1
$\begingroup$

If following is true, give a proof. If it is false, give a counterexample.

(a)If $f$ and $g$ are injective, then $g\circ f$ is injective

(b) if $g\circ f$ is surjective then then $g$ is surjective


Question:

I think both are true for specific case that $f:A\rightarrow{B},g:B\rightarrow{C}$,

but this only include functions s.t. co-domain(f) = domain(g),

I'm not sure for more general cases $f:A\rightarrow{R},g:B\rightarrow{R}$


what I get so far:

a)Proof.(for general cases)

let $f:A\rightarrow{R},g:B\rightarrow{R},f \circ g:C\rightarrow{R}$

(s.t. A is the domain that f is defined on

and B is the domain that g is defined on)

Assume f and g are injective

Show $g\circ f$ is injective

By assumption

Have $\forall x_1,x_2\in A,x_1\neq x_2\rightarrow{f(x_1)\neq f(x_2)}$

and $\forall x_3,x_4\in B,x_3\neq x_4\rightarrow{g(x_3)\neq g(x_4)}$

We want to show that:

$\forall x_5,x_6\in C,x_5\neq x_6\rightarrow{g(f(x_5))\neq g(f(x_6))}$

...(but I don't know how to prove)

b)Proof.

let $f:A\rightarrow{R},g:B\rightarrow{R},f \circ g:C\rightarrow{R}$

Assume $\forall y \in R, \exists x_1\in C, g(f(x_1))=y$

Show $\forall y \in R, \exists x_2 \in B, g(x_2)=y$

...


Definitions I'm using:

$f:A\rightarrow{B}$:

$f$:domain $\rightarrow$ co-domain

domain:

Subset of R that f is defined on

(for example, domain of $\frac{1}{x}$ is R without $0$)

co-domain:

R as default

range:

Outputs of f as a subset in co-domain

injective:

Let $f:A\rightarrow{B}$

f is injective iff $\forall x_1,x_2\in A,x_1\neq x_2\rightarrow{f(x_1)\neq f(x_2)}$

surjective:

Let $f:A\rightarrow{B}$

f is surjective iff $\forall y \in B,\exists x\in A,f(x)=y$

(In another word:Its range is same as its co-domain)

$\endgroup$
2
$\begingroup$

First, the composition is only possible when the codomain of $f$ is a subset of the domain of $g$. This means that $f: A \rightarrow D$ and $g: B \rightarrow C$ with $D\subseteq B$.

Now, to prove part (a), use the definition of injective; $f$ is injective if $f \left( x_1 \right) = f \left( x_2 \right) \Rightarrow x_1 = x_2$.

To use it, assume $\left( g \circ f \right) \left( x_1 \right) = \left( g \circ f \right) \left( x_2 \right)$. This means that $g \left( f \left( x_1 \right) \right) = g \left( f \left( x_2 \right) \right)$. Since $g$ is injective this implies $f \left( x_1 \right) = f \left( x_2 \right)$ and $f$ being injective further implies $x_1 = x_2$. Hence, $g \circ f$ is injective.

For the second part, if you take any element $c \in C$, then the surjectivity of $g \circ f$ implies the existence of $a \in A$ such that $\left( g \circ f \right) \left( a \right) = g \left( f \left( a \right) \right)=c$. Since the codomain of $f$ is the same as domain of $g$ (so that the composition is possible), $f \left( a \right) = b \in B$. Hence, $\forall c \in C$, $\exists b \in B$ such that $g \left( b \right) = c$. In particular, this $b$ is given by $f \left( a \right)$, where $\left( g \circ f \right) \left( a \right) = c$.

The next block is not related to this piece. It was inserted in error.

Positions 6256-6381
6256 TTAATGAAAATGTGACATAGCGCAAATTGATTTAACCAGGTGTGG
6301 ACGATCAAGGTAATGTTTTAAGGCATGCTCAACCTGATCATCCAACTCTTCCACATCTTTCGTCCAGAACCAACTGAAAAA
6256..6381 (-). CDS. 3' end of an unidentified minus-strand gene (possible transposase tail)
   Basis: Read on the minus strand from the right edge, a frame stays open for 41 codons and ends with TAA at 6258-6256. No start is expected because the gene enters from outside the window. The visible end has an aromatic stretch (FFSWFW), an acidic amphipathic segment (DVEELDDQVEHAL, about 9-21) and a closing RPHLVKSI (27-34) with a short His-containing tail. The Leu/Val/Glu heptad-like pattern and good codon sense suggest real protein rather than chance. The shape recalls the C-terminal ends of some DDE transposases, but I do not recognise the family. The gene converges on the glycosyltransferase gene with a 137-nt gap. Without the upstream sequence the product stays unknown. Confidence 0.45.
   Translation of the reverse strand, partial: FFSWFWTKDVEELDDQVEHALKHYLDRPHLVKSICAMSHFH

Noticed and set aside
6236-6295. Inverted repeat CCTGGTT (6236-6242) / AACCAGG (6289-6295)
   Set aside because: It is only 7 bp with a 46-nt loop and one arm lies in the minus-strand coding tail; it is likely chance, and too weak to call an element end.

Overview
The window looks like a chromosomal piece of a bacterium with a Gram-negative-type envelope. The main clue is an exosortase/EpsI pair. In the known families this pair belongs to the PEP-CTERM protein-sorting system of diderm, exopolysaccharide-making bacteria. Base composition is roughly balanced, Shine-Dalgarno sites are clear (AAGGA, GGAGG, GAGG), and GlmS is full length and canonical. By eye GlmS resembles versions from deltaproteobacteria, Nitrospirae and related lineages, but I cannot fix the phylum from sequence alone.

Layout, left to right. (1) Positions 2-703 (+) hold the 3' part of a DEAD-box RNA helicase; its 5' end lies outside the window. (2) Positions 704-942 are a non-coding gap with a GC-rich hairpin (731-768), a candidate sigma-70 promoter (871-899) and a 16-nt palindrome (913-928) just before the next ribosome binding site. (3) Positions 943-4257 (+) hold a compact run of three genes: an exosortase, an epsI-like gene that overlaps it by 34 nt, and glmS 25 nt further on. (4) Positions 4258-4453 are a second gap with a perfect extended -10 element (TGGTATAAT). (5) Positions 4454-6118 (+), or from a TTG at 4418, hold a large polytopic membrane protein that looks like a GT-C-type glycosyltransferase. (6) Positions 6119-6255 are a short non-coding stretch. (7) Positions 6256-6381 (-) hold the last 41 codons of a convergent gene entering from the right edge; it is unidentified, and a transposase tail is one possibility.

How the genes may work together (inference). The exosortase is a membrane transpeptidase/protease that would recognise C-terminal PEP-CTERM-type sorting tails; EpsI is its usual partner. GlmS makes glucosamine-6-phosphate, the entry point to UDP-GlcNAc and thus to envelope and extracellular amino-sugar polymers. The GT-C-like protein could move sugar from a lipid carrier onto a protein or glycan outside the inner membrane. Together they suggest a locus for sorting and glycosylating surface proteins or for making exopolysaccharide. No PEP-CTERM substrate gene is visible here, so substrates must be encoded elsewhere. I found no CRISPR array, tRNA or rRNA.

$\endgroup$
  • $\begingroup$ Thanks for your responding, I know how to prove for case $f: A \rightarrow B$ and $g: B \rightarrow C$, can you explain why "the composition is only possible when the codomain of f is the domain of g". If it's by definition, It would be also fine if you can list the reference about this. $\endgroup$ – Manx Jun 8 at 7:27
  • 1
    $\begingroup$ Well, for composition of two functions, say in this case $g \circ f$, the value of the composition at any point $x$ in its domain is the value of $g$ at the point $f \left( x \right)$ in its domain. To make meaning of $f \left( x \right)$, we need to make the domains of $f$ and $g \circ f$ same. To make meaning of value of $g$ at $f \left( x \right)$, we need to have $f \left( x \right)$ in the domain of $g$, i.e., codomain of $f$ and domain of $g$ must be the same (or codomain of $f$ can be subset of domain of $g$, which still reduces to our case). $\endgroup$ – Aniruddha Deshmukh Jun 8 at 9:03
  • $\begingroup$ @ Aniruddha Deshmukh also domain of $g \circ f$ need to be a subset of domain of $f$ in general, that not necessary be the same? $\endgroup$ – Manx Jun 8 at 10:32

Your Answer

By clicking “Post Your Answer”, you agree to our terms of service, privacy policy and cookie policy

Not the answer you're looking for? Browse other questions tagged or ask your own question.